programmes are reviewed by the relevant regional bureau for
compliance with UNDP policies, including those related to
effective results planning.”
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Could the Evaluation Office elaborate on this statement to help Board
members understand its meaning better, including what the Board should do
to “scrutinize” country programmes for “development potential”?
Answer: Scrutinizing country programmes for development potential
the evaluation would involve ensuring that:
o The programme content of draft CPDs is within UNDP’s
mandate and comparative advantage,
o The proposed CPD outcomes are realistic, measurable and are
tracked and results evaluated at the end of the cycle to hold
o The proposed programmes are likely to contribute towards the
stated outcomes, and
o The CPD outcomes will contribute towards corporate goals
legislated by the Executive Board.
Substantive accountability would also require using evaluative
information at the end of the programme cycle to ensure that the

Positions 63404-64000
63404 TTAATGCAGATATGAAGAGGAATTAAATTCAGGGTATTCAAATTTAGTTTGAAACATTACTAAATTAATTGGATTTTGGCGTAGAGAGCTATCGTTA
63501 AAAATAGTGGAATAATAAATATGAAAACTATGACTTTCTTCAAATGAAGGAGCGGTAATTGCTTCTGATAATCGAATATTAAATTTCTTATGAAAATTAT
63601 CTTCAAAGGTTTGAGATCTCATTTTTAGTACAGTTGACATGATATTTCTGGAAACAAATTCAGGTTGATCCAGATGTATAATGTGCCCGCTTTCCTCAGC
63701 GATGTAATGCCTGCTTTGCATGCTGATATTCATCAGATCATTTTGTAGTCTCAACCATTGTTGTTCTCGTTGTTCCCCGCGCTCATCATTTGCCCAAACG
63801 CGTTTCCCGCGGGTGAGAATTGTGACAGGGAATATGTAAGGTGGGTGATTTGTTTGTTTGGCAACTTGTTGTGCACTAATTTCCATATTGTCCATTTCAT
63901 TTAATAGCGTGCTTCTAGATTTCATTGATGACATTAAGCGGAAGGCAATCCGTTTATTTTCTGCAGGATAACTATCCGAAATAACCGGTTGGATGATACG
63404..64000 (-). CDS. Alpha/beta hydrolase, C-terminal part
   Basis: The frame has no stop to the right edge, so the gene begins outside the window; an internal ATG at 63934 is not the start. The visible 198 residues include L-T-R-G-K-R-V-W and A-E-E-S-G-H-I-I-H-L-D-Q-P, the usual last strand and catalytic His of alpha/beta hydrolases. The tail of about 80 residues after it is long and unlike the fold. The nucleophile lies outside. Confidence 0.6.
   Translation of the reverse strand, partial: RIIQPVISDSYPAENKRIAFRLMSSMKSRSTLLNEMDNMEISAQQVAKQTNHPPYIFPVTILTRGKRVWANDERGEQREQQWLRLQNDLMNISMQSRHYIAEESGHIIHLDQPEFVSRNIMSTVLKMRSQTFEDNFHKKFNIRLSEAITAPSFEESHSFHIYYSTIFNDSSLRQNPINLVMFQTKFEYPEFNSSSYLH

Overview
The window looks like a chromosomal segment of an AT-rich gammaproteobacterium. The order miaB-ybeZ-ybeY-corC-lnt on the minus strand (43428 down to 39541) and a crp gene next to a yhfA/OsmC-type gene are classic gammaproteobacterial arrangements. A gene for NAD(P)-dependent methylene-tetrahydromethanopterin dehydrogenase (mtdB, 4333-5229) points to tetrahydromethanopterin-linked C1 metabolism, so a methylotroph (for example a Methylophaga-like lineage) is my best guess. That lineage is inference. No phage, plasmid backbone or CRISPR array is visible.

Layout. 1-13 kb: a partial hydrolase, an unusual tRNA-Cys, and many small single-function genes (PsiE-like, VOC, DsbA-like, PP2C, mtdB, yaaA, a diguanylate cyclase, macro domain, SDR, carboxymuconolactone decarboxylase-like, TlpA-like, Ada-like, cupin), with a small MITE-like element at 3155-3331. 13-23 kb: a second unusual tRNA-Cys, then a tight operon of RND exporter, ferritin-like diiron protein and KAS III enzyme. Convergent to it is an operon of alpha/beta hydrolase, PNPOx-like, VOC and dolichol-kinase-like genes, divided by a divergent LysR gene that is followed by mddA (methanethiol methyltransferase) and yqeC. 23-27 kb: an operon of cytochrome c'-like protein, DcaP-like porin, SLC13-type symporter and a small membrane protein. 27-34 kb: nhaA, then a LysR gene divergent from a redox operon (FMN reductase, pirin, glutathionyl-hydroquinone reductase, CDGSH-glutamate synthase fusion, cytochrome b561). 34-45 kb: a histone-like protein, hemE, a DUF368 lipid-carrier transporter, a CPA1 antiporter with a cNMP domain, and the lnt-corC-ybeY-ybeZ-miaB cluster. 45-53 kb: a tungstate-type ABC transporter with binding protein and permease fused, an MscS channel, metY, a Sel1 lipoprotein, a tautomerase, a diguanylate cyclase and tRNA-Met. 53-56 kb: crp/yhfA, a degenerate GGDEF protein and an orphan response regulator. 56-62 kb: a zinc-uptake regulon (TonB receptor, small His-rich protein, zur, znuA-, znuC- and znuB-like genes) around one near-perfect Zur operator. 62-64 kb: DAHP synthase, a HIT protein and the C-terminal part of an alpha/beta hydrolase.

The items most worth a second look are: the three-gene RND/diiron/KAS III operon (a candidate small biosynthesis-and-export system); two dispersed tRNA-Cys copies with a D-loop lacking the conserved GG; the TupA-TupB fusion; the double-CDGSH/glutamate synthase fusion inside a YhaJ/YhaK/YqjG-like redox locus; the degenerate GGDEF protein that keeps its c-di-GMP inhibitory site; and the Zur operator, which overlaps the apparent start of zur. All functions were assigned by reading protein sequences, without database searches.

intended programme focus was maintained during implementation
and that intended results were achieved.
Could UNDP management elaborate on regional bureau country programme
review processes, for example, who in the bureau reviews the programmes
and the criteria used to review compliance with UNDP policies and “effective
Answer: The following UNDP procedures apply:
The director of the regional bureau is accountable for the submission
of a high-quality draft CPD for Executive Board review and approval.
The country office and the regional bureau are jointly responsible for
determining an appropriate formulation and appraisal process, which
would normally include the following:
o The regional bureau provides substantive feedback to the
resident representative on the Common Country Assessment
(CCA). The bureau should at that time also indicate how it
intends to participate in the UNDAF and draft CPD formulation
in order to ensure timely contributions from headquarters,
which are indispensable to minimize the need for detailed